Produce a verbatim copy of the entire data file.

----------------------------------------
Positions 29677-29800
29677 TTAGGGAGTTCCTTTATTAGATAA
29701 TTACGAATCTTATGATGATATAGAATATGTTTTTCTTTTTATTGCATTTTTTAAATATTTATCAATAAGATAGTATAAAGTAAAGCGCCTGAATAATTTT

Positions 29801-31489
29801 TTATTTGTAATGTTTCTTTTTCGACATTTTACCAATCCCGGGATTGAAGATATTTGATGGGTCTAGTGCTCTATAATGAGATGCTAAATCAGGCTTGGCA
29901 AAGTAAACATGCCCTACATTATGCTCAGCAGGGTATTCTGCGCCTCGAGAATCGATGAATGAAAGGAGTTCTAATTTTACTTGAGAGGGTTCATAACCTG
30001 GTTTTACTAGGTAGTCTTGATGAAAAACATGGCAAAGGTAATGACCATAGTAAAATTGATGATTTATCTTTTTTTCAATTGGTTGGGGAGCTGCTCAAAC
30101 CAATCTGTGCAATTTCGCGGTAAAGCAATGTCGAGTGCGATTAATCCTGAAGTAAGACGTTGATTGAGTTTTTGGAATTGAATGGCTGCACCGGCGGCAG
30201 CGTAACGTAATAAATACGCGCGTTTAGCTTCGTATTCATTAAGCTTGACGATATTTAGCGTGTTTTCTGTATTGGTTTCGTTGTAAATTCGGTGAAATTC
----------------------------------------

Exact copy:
Positions 29677-29800
29677 TTAGGGAGTTCCTTTATTAGATAA
29701 TTACGAATCTTATGATGATATAGAATATGTTTTTCTTTTTATTGCATTTTTTAAATATTTATCAATAAGATAGTATAAAGTAAAGCGCCTGAATAATTTT

Positions 29801-31489
29801 TTATTTGTAATGTTTCTTTTTCGACATTTTACCAATCCCGGGATTGAAGATATTTGATGGGTCTAGTGCTCTATAATGAGATGCTAAATCAGGCTTGGCA
29901 AAGTAAACATGCCCTACATTATGCTCAGCAGGGTATTCTGCGCCTCGAGAATCGATGAATGAAAGGAGTTCTAATTTTACTTGAGAGGGTTCATAACCTG
30001 GTTTTACTAGGTAGTCTTGATGAAAAACATGGCAAAGGTAATGACCATAGTAAAATTGATGATTTATCTTTTTTTCAATTGGTTGGGGAGCTGCTCAAAC
30101 CAATCTGTGCAATTTCGCGGTAAAGCAATGTCGAGTGCGATTAATCCTGAAGTAAGACGTTGATTGAGTTTTTGGAATTGAATGGCTGCACCGGCGGCAG
30201 CGTAACGTAATAAATACGCGCGTTTAGCTTCGTATTCATTAAGCTTGACGATATTTAGCGTGTTTTCTGTATTGGTTTCGTTGTAAATTCGGTGAAATTC